• Users Online: 341
  • Home
  • Print this page
  • Email this page
Home About us Editorial board Ahead of print Current issue Search Archives Submit article Instructions Subscribe News Contacts Login 


 
 Table of Contents  
REVIEW ARTICLE
Year : 2018  |  Volume : 2  |  Issue : 1  |  Page : 1-4

Cardiac rehabilitation after percutaneous coronary intervention – Evidence and barriers


1 Division of Cardiology, University of Arkansas for Medical Sciences, Little Rock, AR, USA
2 Harvard Medical School, Boston, MA, USA
3 Division of Internal Medicine, University of Arkansas for Medical Sciences, Little Rock, AR, USA

Date of Web Publication4-Feb-2019

Correspondence Address:
Prof. Naga Venkata K Pothineni
Division of Cardiology, University of Arkansas for Medical Sciences, 4301 W. Markham St., #532, Little Rock, AR 72205
USA
Login to access the Email id

Source of Support: None, Conflict of Interest: None


DOI: 10.4103/hm.hm_10_18

Rights and Permissions
  Abstract 

Cardiac rehabilitation (CR) represents a spectrum of interventions that influence physical, mental, and social well-being of an individual. These interventions can range from dietary counseling to intense physical activity. The role of CR in various cardiac disorders, particularly ischemic heart disease, has been well established across multiple studies. However, real-world utilization of CR still seems to lag behind. As coronary intervention modalities keep evolving with increasing number of patients receiving percutaneous coronary intervention, there is a need for reappraisal of the role of CR in this population. In this review, we discuss data behind the benefit of CR in patients with ischemic heart disease and highlight the barriers encountered in implementing CR in real-world practice.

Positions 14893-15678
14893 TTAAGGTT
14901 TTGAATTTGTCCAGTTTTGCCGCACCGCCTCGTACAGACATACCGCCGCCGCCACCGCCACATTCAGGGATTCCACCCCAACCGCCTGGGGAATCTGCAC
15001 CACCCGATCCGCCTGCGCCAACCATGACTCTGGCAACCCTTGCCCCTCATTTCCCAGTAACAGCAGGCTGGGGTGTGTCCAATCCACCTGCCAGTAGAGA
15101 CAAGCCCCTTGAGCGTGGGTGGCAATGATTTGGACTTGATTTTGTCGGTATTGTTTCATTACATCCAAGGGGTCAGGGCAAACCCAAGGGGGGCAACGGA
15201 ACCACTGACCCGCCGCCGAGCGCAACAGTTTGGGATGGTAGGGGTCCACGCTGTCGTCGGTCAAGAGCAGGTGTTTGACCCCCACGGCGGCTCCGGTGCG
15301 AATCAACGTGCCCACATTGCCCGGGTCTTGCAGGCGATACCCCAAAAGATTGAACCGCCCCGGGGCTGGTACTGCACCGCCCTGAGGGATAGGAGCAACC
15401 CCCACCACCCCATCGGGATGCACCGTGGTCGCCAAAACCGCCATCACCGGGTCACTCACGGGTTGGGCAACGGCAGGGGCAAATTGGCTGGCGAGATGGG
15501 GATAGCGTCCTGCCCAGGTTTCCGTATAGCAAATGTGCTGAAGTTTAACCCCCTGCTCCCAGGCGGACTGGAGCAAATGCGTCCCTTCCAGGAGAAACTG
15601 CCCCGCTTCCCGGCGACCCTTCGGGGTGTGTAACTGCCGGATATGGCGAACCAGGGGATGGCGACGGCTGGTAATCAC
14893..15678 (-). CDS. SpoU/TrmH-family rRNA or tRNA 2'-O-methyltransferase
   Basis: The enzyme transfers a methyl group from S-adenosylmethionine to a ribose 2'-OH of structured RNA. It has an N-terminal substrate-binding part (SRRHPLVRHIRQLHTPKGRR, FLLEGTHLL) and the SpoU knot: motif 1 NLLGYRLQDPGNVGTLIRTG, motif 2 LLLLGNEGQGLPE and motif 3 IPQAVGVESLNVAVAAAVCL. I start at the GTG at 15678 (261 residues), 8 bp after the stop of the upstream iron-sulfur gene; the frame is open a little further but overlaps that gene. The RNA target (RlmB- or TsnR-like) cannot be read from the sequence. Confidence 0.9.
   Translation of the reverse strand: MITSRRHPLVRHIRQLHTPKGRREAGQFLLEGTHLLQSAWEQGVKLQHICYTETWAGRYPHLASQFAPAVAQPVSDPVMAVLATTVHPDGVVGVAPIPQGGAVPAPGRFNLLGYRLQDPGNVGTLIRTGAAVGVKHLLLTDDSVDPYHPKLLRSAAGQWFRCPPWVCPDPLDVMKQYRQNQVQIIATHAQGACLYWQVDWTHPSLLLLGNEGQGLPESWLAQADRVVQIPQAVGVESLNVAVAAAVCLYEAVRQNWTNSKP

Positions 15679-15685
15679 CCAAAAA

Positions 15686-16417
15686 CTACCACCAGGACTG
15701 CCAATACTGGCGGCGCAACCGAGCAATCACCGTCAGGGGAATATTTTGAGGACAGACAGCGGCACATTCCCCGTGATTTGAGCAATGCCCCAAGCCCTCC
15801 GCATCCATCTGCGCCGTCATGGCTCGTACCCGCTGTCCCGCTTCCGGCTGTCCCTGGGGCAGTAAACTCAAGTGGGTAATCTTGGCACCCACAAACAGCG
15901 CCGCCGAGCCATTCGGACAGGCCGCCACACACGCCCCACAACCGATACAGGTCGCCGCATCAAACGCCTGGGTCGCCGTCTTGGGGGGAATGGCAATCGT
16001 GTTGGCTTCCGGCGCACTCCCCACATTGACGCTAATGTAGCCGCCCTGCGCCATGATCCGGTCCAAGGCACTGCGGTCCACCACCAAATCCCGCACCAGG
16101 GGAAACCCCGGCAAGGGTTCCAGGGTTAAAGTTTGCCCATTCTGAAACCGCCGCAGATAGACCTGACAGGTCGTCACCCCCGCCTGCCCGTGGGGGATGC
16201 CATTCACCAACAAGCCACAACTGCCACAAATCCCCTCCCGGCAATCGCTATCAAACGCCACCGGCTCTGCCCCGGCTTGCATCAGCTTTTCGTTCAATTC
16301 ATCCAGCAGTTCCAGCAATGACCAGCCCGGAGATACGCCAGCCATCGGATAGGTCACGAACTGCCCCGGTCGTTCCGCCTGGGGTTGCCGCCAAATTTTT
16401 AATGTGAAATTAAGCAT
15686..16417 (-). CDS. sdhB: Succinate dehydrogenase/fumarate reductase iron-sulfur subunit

Keywords: Cardiac rehabilitation, health policy, percutaneous coronary intervention


How to cite this article:
Pothineni NV, Gondi S, Kovelamudi S. Cardiac rehabilitation after percutaneous coronary intervention – Evidence and barriers. Heart Mind 2018;2:1-4

How to cite this URL:
Pothineni NV, Gondi S, Kovelamudi S. Cardiac rehabilitation after percutaneous coronary intervention – Evidence and barriers. Heart Mind [serial online] 2018 [cited 2019 Oct 17];2:1-4. Available from: http://www.heartmindjournal.org/text.asp?2018/2/1/1/251479


  Introduction Top


Coronary heart disease remains a major cause of mortality and morbidity worldwide. Based on the recent heart disease and stroke statistics published by the American Heart Association (AHA), it is estimated that 16.5 million Americans ≥20 years of age have coronary heart disease and approximately 335,000 Americans are expected to have a recurrent event.[1] As techniques to diagnose and manage coronary disease continue to improve, strategies to decrease the recurrence of disease are increasingly relevant. These strategies are particularly important given the significant burden placed on the healthcare delivery system of managing patients with recurrent acute coronary syndromes and angina symptoms. Cardiac rehabilitation (CR) in patients with a prior history of myocardial infarction (MI) is one intervention that has shown promise in this area as a tertiary prevention strategy. In this review, we discuss the evidence for the benefits of CR in patients who undergo percutaneous coronary intervention (PCI) and explore practical issues pertaining to the implementation of CR in this patient population.


  What Does the Evidence Say? Top